My friend, T McKinley writes in his book Reclaiming My Spirit, and at his blog site, about taking back his spirituality from a religious upbringing rooted in shaming one into faithfulness and compliance. He writes about his revisioning of God as a oneness of spirit. This is quite the opposite of what I see around me so frequently right now. Instead of oneness of spirit and coming together, I find more and more reasons to divide, separate, leading to eventually having to conquer.

An author I admire greatly is Brian McLaren. He writes a lot about his Christianity and in particular turning away from the modern Evangelical tradition to an Emergent Christianity. He was searching for Christian theology that brought people together to make heaven on earth as opposed to using Christianity as a wedge to separate and identify winners and losers–and then used as a hammer to punish and beat down those not in the right group. This is my struggle. How can Jesus’s teachings lead to such opposite enactments of one’s story? How can the same teachings lead some to a loving, forgiving God and others see a shaming, judgmental, punishing God?

And it isn’t just in religion that we find this ideological polarity–though I think religion is often, if not usually, the root–but it is everywhere I look. It is in how we think about issues such as race, crime, poverty, politics, education, and so on. Can we all claim to be working towards progress when going in opposite directions?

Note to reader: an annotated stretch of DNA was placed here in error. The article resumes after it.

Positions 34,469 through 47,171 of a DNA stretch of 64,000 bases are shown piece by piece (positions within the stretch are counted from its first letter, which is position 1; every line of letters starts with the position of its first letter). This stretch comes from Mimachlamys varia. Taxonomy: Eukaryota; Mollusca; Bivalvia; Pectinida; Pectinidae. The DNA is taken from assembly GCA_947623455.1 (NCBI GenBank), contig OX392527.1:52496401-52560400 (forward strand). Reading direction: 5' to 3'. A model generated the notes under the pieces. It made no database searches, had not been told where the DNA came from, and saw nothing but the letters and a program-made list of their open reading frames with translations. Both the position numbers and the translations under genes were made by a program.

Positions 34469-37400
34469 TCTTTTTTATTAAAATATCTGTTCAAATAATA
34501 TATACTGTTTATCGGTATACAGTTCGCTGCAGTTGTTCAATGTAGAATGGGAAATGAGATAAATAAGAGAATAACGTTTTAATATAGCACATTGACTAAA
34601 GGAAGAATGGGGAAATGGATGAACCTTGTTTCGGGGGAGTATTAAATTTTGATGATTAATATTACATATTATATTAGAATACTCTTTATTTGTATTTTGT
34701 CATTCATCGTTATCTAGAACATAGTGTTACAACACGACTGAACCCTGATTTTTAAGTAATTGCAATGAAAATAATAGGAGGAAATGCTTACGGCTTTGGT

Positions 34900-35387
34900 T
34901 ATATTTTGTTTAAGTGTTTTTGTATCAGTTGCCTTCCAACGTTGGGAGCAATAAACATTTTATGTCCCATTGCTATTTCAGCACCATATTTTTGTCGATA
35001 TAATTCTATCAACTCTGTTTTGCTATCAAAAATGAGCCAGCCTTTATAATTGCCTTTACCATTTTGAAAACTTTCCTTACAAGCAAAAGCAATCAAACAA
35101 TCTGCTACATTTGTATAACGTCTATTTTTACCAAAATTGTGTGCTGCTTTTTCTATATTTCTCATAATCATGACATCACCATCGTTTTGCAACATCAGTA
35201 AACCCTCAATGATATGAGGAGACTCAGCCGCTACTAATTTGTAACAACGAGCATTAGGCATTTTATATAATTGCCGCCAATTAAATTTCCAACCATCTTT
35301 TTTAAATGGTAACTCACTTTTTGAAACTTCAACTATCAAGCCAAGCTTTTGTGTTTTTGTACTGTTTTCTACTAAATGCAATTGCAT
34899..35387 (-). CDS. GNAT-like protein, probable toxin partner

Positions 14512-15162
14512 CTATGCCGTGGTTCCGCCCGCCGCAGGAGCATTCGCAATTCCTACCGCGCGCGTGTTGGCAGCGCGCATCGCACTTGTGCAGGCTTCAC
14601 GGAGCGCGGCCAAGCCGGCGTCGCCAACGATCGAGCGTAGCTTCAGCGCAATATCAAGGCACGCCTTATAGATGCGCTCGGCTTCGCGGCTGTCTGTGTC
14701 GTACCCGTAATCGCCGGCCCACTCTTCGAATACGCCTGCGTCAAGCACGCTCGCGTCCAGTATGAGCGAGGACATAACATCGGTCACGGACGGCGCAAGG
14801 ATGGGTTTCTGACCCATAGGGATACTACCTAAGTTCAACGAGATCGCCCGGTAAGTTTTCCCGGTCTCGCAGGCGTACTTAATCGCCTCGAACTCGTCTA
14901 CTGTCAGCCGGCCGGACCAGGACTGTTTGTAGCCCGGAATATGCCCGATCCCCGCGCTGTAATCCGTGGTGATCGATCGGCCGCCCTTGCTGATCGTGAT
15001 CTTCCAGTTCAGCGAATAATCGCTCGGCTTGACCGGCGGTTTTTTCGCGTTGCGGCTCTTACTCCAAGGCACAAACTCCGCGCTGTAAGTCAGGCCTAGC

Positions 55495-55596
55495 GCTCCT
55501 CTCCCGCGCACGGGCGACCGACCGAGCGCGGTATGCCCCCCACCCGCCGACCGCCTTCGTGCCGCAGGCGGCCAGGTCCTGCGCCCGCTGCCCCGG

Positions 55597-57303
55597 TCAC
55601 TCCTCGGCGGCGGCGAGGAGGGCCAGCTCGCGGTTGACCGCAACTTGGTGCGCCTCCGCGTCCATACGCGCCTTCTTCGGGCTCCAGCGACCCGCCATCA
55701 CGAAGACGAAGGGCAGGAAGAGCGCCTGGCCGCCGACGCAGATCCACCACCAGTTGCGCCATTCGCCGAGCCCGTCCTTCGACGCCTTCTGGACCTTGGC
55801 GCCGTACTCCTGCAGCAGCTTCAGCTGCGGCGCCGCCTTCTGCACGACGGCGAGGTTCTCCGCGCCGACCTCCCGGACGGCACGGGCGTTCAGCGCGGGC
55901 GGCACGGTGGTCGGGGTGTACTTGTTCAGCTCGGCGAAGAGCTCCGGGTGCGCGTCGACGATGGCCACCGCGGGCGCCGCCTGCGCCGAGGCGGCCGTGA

Christians (of most stripes) speak of Christ dieing on the cross for our sins. Talk about struggles. This is a doozy for me. This kind of statement means nothing to me. Maybe it’s just too abstract and distant to provide me any real value. Today, however, Pastor Kopp said, “Jesus put himself in the place of the most vulnerable.” This I can begin to understand. Jesus faced violence grace, not violence. This is true strength. Pastor Kopp concluded by  placing the palm fronds in the center aisle of the sanctuary saying, “May these signs of peace not be a source of litter.” Violence begets violence. Hatred begets hatred. Divisiveness begets more division. We’re spiraling down people and I’m struggling with that. It sure would be nice to see less violence and more grace.

Bruce Springsteen concludes his song Jesus Was an Only Son with the line, “The soul of the universe willed a world and it appeared.” While listening to Pastor Kopp this Palm Sunday morning, I had this song repeating through my head like it was on a tape loop.

Jesus was an only son indeed. Do we have to be? Or can we will a different world than the one we currently see–a world filled with division, hatred, condemnation, and most of all, fear?